Publisher: Spiegel & Grau, 2010
Source: Portland Public Library
Why I Read The Book: Recommended by my son-in-law
My Rating: A
The author of this book, Wes Moore, graduated Phi Beta Kappa from John Hopkins University. He earned an MLitt in International Relations from Oxford University as a Rhodes Scholar. In the same Baltimore newspaper that reported on Wes’ Rhodes Scholar’s award was a story about another Wes Moore. It told of the capture of a suspect in an armed robbery and murder of an off-duty police officer. That coincidence prompted the author Wes Moore to seek out information about the other Wes Moore. From his website:
Wes [Moore, the author,] wondered how two young men from the same city, who were around the same age, and even shared a name, could arrive at two completely different destinies. The juxtaposition between their lives, and the questions it raised about accountability, chance, fate and family, had a profound impact on Wes.
He decided to write to the other Wes Moore, and much to his surprise, a month later he received a letter back. He visited the other Wes in prison over a dozen times, spoke with his family and friends, and discovered startling parallels between their lives: both had difficult childhoods, they were both fatherless, were having trouble in the classroom; they’d hung out on similar corners with similar crews, and had run into trouble with the police.
Yet at each stage of their lives, at similar moments of decision, they would head down different paths towards astonishingly divergent destinies. Wes realized in their two stories was a much larger tale about the consequences of personal responsibility and the imperativeness of education and community for a generation of boys searching for their way. (from the author’s website here.)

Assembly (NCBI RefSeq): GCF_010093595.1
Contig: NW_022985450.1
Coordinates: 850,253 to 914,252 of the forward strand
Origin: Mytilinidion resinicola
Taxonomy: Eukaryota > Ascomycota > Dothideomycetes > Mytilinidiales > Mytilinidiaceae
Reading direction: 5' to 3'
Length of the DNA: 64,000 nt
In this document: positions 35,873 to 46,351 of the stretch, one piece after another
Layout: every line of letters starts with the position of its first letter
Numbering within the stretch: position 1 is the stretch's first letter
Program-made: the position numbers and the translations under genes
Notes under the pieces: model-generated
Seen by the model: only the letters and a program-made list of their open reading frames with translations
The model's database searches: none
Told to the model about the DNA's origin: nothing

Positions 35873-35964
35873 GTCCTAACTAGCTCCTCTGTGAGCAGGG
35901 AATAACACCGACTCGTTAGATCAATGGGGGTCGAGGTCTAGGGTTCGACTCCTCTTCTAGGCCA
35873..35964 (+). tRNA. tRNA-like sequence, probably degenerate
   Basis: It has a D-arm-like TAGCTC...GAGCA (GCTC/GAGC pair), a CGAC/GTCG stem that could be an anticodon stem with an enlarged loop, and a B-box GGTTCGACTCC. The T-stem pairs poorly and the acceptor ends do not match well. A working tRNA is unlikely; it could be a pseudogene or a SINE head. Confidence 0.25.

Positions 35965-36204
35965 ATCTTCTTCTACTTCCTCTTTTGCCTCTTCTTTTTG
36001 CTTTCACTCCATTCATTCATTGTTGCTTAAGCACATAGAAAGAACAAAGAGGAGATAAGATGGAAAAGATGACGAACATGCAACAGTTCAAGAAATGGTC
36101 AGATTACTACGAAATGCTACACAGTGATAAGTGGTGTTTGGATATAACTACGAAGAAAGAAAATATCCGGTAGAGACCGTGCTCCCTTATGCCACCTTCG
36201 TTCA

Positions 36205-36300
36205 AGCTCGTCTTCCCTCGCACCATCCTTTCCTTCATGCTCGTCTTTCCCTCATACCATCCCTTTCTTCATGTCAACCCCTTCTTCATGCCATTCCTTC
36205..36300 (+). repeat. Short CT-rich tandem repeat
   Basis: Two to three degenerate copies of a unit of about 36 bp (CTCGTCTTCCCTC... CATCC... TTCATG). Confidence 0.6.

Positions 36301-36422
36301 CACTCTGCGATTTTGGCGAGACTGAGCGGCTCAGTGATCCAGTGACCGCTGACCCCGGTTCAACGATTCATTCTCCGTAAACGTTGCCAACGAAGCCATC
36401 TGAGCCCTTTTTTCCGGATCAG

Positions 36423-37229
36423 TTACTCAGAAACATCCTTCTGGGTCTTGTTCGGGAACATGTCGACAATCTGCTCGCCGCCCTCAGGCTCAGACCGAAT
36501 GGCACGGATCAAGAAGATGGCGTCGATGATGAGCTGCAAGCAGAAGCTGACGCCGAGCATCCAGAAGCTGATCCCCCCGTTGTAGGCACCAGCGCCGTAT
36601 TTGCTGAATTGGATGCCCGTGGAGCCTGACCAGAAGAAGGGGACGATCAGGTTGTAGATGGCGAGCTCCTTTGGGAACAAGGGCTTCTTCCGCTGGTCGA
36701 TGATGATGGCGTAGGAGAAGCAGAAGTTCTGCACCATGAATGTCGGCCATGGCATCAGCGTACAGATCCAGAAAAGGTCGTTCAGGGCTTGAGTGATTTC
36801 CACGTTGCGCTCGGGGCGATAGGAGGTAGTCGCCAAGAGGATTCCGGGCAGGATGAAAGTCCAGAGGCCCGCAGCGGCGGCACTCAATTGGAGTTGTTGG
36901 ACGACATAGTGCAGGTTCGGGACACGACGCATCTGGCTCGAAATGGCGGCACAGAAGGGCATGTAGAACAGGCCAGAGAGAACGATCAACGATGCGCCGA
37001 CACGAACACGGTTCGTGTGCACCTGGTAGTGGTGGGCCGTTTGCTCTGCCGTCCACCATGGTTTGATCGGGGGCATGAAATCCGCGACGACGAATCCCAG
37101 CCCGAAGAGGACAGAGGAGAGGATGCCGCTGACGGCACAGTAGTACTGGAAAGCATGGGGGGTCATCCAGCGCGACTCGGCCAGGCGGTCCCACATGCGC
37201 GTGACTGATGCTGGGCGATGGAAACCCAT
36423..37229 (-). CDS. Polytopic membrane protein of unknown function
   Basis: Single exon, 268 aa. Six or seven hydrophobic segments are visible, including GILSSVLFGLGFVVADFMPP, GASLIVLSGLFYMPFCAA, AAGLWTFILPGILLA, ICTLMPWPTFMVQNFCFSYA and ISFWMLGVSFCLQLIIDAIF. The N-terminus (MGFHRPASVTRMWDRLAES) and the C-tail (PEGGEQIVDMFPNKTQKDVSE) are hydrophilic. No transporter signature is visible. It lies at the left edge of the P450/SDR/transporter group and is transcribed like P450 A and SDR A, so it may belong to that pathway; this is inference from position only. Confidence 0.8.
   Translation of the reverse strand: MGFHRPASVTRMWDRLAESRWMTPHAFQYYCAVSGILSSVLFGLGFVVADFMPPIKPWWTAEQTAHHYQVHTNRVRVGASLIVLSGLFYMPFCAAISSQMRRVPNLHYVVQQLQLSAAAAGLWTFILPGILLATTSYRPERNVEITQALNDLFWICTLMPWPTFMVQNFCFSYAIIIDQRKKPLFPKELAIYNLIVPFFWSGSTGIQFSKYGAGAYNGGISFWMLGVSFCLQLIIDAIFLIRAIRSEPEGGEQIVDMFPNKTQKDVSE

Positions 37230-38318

And so the impetus for this great book was born.
Comparing the lives of similar people was absolutely riveting. I couldn’t stop reading and thinking about the two men. To think that each man’s life could have gone the other way. Their single moms made different decisions about education which make some difference. But, the pivotal difference seems to be in the decisions each Wes Moore made in his teen years, a time when so many of our young men are vulnerable.
There is so much to be learned from this book by individuals and by parents. There is also much to be learned by communities. I’m very happy to know that the Portland, Oregon community has chosen this book as their “Everybody Reads” book for 2011. What that means is that copies of the book are available (in large quantities) at libraries and bookstores all over the greater Portland area. The idea is that everyone reads the same book and then joins in on numerous discussions during the month of February and early March. I counted over 30 discussion groups and four lectures and panel discussions at local library brances, bookstores and colleges. In addition, the author will speak at the conclusion. The third part of the program is the hope that individuals and community groups will say, “What can I do to help?”
For more information on the Everybody Reads In Portland program, visit their website here: www.multcolib.org
For more information on Wes Moore, visit his website here: theotherwesmoore.com
Check your local library for a copy of this book. The Other Wes Moore: One Name, Two Fates is also available at Amazon.